Sydney’s just gone into lockdown again because our moat isn’t being enforced hard enough and we keep importing the friggin’ thing. *sigh* Anyway, from this series’ perspective it means no face-to-face gaming for a while and new games will be mostly limited to those available online. I still have a backlog to work through though, even if they aren’t that exciting, so let’s continue on so at least you know what I plan to avoid in future.
In good news though, we did beat Tranquility on Jagged Rocks + 5 Sea Monsters in a 3p game!
New games to me recently include …
BUBBLEE POP (2016): Rank 3481, Rating 6.4
An attempt to make a 2p game of Bejewelled. It works pretty well. The jewels arrive in the middle 2 rows of the board and you get a shot at swapping two around and then choosing which two to drop down into your side of the board, maintaining their columns, the aim being to get as many sets of 3 in a row in the same colour as possible. There’s a different special action in each colour when you do. As long as both players are playing smart though there’s not much you can do to gain advantage and the game should devolve into who’s lucky enough to have the colours fall their way on the draw.
BATTLE OF LITS (2011): Rank 10195, Rating 6.0
Inspired by Blokus, here you’re trying to place polyomino pieces to cover up your opponent’s spaces and protect your own. The latter is managed with a bit of thought by making as many of your spaces non-playable as possible – you can’t fill the last quadrant of any 2×2 grid on the board, and you can’t place a piece adjoining one of the same shape. It’s simple and there’s not too much to think about, but it’s quick enough and playable enough to enjoy enough.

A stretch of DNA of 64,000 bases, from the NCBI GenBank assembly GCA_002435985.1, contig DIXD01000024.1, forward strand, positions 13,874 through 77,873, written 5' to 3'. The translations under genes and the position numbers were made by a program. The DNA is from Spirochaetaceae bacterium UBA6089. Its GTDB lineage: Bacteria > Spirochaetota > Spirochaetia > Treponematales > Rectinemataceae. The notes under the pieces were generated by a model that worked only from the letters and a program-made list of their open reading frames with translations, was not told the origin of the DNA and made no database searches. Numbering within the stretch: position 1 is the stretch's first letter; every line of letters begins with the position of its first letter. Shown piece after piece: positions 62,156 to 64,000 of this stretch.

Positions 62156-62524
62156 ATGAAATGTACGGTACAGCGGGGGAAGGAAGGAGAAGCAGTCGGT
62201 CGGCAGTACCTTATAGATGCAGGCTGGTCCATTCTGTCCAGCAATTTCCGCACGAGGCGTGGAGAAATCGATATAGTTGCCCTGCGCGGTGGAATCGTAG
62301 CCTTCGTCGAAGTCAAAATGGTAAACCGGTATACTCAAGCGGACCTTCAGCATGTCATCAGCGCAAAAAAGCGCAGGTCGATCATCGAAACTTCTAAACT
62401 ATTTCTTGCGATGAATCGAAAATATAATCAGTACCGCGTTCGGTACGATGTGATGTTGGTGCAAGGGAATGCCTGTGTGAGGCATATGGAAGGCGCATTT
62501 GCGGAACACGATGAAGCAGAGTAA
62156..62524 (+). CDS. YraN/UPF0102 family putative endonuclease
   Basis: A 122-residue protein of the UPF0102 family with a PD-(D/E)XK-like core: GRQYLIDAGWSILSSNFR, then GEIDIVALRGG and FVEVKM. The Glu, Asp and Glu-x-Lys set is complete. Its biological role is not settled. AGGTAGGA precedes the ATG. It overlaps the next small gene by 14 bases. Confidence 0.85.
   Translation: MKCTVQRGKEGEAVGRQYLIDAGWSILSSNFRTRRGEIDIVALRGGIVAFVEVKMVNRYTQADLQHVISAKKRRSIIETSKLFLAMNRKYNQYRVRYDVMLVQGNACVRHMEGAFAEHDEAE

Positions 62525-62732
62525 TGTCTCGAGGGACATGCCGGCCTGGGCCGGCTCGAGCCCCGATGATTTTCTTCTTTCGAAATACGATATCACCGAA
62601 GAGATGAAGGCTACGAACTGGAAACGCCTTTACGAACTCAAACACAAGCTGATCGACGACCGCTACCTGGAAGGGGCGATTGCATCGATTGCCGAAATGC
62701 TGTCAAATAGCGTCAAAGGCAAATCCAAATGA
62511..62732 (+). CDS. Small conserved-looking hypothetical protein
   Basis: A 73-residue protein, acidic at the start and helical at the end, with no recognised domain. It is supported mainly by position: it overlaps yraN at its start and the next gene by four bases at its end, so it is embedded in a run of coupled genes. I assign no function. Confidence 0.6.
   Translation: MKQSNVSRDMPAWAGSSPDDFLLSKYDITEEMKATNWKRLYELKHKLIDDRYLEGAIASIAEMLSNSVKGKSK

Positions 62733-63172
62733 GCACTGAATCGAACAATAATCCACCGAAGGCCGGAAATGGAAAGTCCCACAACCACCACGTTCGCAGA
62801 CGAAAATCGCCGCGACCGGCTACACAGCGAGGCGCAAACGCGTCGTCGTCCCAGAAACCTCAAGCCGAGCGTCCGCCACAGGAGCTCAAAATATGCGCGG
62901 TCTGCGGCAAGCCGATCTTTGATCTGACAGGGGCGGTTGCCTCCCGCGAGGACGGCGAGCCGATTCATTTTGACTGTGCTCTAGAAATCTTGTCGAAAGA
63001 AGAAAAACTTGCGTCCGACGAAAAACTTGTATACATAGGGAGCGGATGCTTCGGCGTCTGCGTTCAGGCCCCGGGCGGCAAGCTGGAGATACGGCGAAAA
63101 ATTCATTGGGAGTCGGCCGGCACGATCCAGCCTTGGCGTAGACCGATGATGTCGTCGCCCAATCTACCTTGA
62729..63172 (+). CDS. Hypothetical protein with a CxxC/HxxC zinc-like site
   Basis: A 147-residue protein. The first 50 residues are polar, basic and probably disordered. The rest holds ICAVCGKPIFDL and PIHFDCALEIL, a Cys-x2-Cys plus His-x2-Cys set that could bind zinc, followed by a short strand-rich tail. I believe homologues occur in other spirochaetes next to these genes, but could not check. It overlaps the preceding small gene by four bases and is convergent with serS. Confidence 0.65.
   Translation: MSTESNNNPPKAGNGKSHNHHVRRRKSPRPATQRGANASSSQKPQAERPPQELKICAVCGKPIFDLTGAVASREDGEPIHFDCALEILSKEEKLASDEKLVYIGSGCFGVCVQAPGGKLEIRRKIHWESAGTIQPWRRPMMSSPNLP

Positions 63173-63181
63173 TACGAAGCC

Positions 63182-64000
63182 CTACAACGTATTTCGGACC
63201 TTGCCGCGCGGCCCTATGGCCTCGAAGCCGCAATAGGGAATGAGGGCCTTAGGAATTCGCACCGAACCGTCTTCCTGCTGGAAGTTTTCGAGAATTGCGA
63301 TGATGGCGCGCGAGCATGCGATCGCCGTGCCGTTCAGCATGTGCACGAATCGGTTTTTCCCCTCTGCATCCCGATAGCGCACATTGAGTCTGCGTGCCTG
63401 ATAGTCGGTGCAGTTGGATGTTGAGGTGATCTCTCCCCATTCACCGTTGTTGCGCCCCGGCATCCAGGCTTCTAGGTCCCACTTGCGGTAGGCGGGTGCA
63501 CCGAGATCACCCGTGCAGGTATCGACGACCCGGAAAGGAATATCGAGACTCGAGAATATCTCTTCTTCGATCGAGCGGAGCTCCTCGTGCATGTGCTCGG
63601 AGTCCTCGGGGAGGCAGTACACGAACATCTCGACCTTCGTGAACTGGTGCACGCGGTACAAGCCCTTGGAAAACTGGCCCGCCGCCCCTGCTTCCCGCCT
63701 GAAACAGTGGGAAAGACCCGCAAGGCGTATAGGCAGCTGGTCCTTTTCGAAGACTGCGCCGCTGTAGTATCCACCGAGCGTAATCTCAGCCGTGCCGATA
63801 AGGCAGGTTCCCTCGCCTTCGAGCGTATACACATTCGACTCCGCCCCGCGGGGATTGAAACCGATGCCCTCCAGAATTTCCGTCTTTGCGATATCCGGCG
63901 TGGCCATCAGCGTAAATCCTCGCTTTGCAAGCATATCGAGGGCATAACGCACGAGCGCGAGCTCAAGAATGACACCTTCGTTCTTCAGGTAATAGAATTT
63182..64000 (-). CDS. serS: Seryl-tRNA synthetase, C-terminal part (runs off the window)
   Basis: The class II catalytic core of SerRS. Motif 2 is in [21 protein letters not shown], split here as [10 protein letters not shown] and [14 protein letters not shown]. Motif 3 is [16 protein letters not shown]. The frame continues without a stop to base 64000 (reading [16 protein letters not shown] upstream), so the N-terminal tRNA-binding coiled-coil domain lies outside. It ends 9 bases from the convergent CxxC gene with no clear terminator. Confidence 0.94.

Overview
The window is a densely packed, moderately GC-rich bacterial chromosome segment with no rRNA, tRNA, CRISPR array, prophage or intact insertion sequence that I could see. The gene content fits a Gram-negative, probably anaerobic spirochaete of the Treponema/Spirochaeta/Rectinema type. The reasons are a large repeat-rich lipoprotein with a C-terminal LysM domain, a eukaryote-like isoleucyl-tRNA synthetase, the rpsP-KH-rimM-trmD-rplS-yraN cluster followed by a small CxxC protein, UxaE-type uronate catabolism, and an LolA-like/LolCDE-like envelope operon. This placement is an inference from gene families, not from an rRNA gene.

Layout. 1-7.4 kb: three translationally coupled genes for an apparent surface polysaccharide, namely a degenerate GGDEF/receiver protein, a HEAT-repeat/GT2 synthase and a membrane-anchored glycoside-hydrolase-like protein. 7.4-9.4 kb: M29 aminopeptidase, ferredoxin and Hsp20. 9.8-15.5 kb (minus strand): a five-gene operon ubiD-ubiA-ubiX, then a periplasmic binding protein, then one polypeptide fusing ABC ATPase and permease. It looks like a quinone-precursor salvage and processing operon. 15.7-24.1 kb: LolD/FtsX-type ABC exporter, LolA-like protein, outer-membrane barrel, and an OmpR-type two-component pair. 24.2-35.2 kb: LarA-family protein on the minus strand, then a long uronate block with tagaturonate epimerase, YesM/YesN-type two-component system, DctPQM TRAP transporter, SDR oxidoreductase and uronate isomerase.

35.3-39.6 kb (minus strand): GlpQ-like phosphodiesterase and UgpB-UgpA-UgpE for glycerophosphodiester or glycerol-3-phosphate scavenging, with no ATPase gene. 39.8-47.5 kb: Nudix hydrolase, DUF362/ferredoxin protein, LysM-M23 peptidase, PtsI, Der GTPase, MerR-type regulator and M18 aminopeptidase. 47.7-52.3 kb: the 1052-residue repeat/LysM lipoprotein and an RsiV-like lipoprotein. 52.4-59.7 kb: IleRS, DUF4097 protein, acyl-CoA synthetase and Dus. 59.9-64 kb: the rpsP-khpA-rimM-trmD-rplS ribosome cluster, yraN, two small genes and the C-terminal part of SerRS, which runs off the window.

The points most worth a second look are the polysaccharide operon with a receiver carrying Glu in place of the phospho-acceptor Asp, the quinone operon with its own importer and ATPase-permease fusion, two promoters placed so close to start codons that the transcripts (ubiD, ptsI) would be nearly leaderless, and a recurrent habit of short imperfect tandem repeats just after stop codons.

DINGO’S DREAMS (2016): Rank 4556, Rating 6.2
What gaming mechanism rhymes with Dingo? Yes, that’s right, bingo! And that’s what we have here. Each turn flip the ‘called’ card on your grid, and then manipulate your grid by pushing your spare card into a row/column, pushing all the cards along that row/column, and picking up the pushed out card at the other end, in order to change the positions of the called cards. The first to have called cards in every “win space” wins. While there are good and bad decisions to be made on how to manipulate your grid to quicken progress, there’s more than a smidgen of luck involved in whether the final calls (when you’re getting close) help or impede you. After a few games of being smoked, no need to play again.
HOARDERS (2020): Rank 6045, Rating 6.9